Wave Papi into the Summer: Kelly Oubre Jr. Opens in Vegas | Wizards Blog Truth About It.net

Wave Papi into the Summer: Kelly Oubre Jr. Opens in Vegas

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Updated: July 10, 2016

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If you’re familiar with his persona, you know Kelly Oubre is a confident kiddo. Moving around several times when young, he was forced to hit the reset button on environment, friends, himself—his ever-ready swagger is just part of him being comfortable in his own skin. But his rookie season understandably had its ups-and-downs, mostly downs.

Before the 2016 All-Star break, Oubre saw action in 43 games (513 minutes), and even started nine games due to various injuries to teammates. But post-break, as Washington’s season (and Randy Wittman’s NBA head coaching career) passed the brink and started its downslide, Oubre received less opportunity, just 159 minutes over 20 games. During the late-season struggle, he started uncontrollably sobbing in his locker immediately after a tough outing while the media was interviewing teammates. It wasn’t worth publicly relaying at the time, and who knows if it actually had anything to do with basketball, but the struggle was real.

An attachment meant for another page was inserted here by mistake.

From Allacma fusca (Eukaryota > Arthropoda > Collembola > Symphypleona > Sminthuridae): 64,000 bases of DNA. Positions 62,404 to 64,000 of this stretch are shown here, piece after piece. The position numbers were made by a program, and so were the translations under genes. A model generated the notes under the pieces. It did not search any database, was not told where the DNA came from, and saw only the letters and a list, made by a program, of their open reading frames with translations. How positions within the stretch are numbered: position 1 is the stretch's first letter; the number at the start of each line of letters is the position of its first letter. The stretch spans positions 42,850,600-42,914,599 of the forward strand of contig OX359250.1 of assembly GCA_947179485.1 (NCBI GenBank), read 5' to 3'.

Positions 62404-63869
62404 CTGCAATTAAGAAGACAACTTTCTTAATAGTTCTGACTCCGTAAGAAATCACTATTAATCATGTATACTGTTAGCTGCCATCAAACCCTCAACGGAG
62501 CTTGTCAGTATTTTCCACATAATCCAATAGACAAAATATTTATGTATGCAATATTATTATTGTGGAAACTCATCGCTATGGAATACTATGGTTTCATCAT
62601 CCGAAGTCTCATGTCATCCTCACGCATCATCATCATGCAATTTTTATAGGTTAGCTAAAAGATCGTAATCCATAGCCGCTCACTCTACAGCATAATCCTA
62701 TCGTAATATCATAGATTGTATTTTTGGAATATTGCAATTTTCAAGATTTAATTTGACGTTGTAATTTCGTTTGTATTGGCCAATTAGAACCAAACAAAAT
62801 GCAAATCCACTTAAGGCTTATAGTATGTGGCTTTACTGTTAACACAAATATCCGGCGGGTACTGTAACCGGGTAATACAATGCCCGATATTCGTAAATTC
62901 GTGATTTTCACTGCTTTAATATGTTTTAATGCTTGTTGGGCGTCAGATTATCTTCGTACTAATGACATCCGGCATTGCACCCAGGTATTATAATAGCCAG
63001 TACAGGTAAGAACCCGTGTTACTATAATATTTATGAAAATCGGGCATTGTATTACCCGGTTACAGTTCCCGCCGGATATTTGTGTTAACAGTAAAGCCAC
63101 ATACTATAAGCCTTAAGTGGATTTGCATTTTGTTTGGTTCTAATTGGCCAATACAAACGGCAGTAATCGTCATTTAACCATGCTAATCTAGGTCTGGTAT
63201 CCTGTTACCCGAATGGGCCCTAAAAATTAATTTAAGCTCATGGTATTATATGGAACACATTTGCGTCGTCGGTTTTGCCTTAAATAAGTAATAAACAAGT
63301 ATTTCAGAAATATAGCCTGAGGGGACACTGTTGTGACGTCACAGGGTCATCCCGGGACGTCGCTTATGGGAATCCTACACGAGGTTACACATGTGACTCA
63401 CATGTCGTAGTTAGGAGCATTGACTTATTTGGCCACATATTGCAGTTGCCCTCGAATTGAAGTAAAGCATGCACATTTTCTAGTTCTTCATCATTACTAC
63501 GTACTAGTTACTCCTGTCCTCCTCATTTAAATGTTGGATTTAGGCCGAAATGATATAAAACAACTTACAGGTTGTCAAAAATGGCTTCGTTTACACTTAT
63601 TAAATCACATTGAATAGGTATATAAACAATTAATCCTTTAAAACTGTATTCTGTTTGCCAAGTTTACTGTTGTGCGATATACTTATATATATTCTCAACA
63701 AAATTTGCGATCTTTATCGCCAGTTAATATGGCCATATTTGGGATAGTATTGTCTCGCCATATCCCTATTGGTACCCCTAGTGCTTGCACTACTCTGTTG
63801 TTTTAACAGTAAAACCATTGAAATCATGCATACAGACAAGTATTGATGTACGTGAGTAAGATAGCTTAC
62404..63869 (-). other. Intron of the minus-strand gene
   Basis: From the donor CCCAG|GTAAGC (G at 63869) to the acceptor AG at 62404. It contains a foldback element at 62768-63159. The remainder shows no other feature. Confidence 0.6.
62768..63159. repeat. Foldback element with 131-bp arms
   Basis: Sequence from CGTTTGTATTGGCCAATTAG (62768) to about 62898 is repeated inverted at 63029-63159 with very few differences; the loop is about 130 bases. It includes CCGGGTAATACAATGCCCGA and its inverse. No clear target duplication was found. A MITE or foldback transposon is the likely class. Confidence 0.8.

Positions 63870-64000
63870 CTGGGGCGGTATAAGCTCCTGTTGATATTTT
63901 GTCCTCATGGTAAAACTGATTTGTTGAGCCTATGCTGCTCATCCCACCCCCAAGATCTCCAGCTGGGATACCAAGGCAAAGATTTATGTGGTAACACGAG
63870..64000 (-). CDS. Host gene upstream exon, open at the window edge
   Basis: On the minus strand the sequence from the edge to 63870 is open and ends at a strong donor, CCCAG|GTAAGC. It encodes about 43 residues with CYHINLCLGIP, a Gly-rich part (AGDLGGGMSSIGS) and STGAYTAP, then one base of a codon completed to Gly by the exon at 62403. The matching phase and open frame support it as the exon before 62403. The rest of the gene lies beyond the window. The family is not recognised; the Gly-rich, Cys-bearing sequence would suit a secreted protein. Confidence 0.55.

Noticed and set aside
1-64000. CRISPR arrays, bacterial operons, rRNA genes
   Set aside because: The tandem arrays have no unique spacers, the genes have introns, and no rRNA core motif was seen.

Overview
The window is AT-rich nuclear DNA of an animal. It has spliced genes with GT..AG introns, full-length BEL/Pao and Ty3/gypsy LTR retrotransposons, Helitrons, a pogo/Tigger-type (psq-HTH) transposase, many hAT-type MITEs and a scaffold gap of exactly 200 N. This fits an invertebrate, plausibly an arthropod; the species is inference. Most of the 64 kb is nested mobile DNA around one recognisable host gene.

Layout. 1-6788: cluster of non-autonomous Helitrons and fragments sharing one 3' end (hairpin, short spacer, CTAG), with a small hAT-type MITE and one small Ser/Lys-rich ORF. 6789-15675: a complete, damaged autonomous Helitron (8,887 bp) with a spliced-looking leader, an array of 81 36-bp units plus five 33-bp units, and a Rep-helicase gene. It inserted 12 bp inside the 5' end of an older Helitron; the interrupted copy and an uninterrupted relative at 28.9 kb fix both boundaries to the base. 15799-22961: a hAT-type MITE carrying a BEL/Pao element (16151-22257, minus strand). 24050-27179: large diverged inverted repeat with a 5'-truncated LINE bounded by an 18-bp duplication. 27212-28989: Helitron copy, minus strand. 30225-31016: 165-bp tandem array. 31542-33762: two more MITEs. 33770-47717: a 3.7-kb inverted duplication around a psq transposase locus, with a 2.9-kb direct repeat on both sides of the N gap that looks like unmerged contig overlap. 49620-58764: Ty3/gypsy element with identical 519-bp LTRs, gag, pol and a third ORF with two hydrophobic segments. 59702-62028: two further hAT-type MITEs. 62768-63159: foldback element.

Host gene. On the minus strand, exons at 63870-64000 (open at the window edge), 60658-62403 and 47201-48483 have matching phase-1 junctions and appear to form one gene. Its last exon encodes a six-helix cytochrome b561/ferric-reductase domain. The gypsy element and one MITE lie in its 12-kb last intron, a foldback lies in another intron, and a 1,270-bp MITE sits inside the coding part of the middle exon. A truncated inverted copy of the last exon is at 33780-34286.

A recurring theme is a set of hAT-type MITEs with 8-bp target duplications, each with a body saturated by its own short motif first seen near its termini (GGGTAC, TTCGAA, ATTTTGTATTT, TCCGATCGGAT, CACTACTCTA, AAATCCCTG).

What’s seemingly emerged on the other side is a more confident and in-control Oubre. And living in the world that we do (1), he’s documented that journey on social media—self-imposed nickname: Wave Papi; location: The Trenches; hashtag: #Shhh. The fun of growing up.

Assistant coach Sidney Lowe (who’s leading the summer edition Wizards), is new to the program, but Oubre’s willingness to lead was among his initial observations coming out of pre-summer league mini-camp back in Washington.

“I’ve seen Kelly try to employ some leadership with this group, which is different for a young guy,” said Lowe. “He’s doing a great job of directing guys, communicating to guys, whether it’s on the floor or in the locker room.”

A Vine issued by the team’s official social media account prior to Saturday’s summer league debut provides evidence of Oubre’s conversion. And all throughout the game, Oubre’s leading emotion could be felt—screaming into the air (and toward the Utah bench) after a thunderous dunk by a teammate that Oubre helped produce; leading the distracting yells from the Wizards bench as a Jazz player attempted a corner 3-pointer in close proximity; holding a pose to affirm that he’s a threat after hitting a trey ball over the 7-foot-3 Tibor Pleiss.

Worth mentioning that Oubre is the youngest player on the roster by about two years. He’s not so much leading younger guys but rather commanding respect from older ones.

“Just trying to have fun, trying to make sure everybody knows the positions they need to be at, trying to help guys,” exclaimed Oubre when asked about his vocality afterward. “Trying more so to be a floor general. I don’t have John Wall out here with me to do so, so I kind of got to take over his role right now. But I’m loving it. I’m trying to practice it, trying to be a better leader.”